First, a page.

Reviewing your marketing efforts is work, but it can be very gratifying work. Now is the time for you to make decisions about what was effective, what wasn't, what might have been effective if you'd had the time, and your direction for the upcoming year. And if you've never had a marketing plan before, it's not too late to put pen to paper. I know it sounds time-consuming, but going through the exercise of creating a plan and budget is a low-cost way to assess your success to date and plan for all your future successes. Here are a few tips for assessing and updating your plan:
What worked? Did you host an event, sponsor a charity, launch a PR campaign, volunteer on a board? What was the highlight of the year? What brought you to that success? Can you duplicate it? Can you quantify what worked, i.e., the return on your investment? Did a 15% increase in advertising lead to a 25% increase in sales? Did you track your investments well enough to judge what was effective? This is the time to make adjustments to your media, advertising, and PR budget. Line up the costs with the results, and determine what marketing you will stick with and what you will cut. For those strategies that worked especially well, you may want to put more money toward them in 2000, and ditch anything that didn't pull results. However, make sure you gave each strategy enough time to be able to evaluate it reasonably. For example, if you did radio two weeks out of the year and it "didn't work," know that you did not give it enough of a run to evaluate it fairly.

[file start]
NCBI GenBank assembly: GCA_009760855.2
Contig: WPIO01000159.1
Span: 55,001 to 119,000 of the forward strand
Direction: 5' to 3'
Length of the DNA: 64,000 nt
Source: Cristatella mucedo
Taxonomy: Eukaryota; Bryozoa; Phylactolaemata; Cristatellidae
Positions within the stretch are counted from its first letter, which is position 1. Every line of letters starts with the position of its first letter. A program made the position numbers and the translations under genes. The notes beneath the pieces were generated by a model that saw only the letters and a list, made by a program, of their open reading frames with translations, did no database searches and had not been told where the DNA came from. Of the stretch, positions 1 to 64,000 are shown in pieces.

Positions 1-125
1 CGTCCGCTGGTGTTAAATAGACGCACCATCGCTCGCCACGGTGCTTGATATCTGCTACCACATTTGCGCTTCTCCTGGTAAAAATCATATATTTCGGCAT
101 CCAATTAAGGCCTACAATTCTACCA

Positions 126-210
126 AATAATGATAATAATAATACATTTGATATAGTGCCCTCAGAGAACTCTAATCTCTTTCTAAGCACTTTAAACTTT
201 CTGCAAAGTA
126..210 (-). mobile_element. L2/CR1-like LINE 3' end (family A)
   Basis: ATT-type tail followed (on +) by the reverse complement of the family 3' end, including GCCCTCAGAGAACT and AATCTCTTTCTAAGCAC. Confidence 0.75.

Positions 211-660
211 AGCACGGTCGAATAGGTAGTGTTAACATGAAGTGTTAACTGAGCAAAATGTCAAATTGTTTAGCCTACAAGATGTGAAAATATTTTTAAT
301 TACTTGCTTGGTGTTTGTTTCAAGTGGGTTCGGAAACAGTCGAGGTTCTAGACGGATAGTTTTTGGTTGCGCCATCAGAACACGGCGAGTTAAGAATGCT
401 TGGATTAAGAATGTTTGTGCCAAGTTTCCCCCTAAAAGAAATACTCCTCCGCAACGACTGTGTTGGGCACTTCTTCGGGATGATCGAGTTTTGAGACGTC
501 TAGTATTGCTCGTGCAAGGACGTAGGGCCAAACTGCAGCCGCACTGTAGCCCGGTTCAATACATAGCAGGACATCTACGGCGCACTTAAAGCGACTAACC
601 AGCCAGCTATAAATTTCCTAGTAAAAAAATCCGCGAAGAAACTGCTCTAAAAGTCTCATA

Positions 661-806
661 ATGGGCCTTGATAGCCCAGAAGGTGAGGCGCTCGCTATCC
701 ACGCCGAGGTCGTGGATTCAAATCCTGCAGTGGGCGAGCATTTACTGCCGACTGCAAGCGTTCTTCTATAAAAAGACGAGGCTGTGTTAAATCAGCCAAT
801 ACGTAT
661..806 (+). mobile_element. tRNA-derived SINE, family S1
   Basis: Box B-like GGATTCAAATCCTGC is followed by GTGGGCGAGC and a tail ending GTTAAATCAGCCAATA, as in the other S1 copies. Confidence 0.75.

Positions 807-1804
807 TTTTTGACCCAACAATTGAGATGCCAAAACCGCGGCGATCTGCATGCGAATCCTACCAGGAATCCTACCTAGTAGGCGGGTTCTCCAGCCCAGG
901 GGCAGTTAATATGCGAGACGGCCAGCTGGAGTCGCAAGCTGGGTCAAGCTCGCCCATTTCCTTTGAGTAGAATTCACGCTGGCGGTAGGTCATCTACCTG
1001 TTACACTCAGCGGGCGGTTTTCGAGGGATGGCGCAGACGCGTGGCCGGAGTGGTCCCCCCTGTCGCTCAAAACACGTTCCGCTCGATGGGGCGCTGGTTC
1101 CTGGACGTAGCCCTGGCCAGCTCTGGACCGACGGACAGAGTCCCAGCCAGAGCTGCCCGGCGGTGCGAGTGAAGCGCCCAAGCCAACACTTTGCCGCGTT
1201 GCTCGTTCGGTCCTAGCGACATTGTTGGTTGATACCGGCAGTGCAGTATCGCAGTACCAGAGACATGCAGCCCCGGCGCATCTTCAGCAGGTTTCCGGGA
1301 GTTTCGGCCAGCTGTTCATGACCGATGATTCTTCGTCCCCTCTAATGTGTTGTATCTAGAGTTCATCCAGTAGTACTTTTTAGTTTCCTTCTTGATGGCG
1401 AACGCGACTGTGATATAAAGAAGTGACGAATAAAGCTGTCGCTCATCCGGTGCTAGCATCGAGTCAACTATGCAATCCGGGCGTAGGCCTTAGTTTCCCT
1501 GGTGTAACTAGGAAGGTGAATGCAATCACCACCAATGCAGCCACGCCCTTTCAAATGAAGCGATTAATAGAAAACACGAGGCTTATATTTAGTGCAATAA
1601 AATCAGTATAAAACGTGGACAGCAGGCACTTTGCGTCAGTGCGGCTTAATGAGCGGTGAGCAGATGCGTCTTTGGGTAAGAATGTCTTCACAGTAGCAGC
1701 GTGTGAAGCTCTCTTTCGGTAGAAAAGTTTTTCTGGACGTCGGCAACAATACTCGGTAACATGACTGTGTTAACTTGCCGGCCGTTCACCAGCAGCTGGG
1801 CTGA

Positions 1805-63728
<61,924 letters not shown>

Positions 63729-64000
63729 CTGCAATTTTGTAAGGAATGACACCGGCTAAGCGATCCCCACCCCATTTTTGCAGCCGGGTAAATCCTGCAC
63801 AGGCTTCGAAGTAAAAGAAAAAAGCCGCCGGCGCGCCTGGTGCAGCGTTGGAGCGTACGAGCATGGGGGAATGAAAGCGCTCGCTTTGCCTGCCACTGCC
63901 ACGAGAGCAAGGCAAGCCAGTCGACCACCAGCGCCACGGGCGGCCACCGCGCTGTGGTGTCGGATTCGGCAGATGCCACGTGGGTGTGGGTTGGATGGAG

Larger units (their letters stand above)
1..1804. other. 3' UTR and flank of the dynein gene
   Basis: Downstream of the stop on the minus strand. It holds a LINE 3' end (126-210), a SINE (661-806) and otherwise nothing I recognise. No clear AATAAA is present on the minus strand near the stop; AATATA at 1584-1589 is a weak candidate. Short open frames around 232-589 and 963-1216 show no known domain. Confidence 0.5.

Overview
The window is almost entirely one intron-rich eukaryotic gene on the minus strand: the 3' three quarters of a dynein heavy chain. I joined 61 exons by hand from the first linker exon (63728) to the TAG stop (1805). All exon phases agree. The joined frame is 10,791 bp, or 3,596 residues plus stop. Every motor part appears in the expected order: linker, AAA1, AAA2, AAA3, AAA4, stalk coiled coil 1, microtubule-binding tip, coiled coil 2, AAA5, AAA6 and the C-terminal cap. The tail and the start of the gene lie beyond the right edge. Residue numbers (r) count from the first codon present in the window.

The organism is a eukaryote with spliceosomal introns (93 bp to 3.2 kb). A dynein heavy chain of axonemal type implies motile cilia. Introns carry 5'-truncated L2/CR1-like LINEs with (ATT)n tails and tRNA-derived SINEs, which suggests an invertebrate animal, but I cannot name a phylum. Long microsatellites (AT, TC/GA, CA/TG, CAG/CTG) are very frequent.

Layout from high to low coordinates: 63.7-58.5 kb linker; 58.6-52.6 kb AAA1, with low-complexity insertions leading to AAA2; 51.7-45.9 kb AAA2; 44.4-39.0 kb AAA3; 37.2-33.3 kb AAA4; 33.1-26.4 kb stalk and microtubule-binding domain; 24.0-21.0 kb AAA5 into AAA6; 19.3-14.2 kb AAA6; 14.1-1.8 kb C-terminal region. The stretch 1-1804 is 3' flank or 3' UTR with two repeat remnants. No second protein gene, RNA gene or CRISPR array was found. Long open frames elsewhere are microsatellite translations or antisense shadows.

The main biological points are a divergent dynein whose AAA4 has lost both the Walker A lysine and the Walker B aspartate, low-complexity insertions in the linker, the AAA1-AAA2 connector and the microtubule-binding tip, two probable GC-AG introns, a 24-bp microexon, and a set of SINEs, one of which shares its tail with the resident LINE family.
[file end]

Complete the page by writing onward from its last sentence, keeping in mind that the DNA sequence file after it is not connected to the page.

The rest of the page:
What didn't work? If an idea or a campaign failed, do you have a good handle on why? Did you select the wrong media or underfund your advertising? Was your message right for your audience? Did you start marketing efforts and abandon them before they had a chance to work? Did you get bogged down in the details of running a business and forget the big picture? Did you forgo initiatives because you didn't have the time to implement them yourself? Do you have a clear idea of how much your time is worth, and when it makes sense to outsource tasks? Many small-business owners try to be all things to all people, all the time. While this is understandable, it can also be deadly to a business. You need to do what you do best, and outsource tasks that aren't your forte.
If you've never created a plan before, now's a good time to start. Your plan does not need to be a James Michener-size document to be effective. And if the work is daunting, start small: Get your goals down on paper, then list ways to get to those goals. Sketch out your plans month by month, and assign budget numbers to each month for advertising and PR. Do your homework well, and stick with your marketing investments for one year to truly judge their efficacy.
Copyright © 2000 Kimberly L. McCall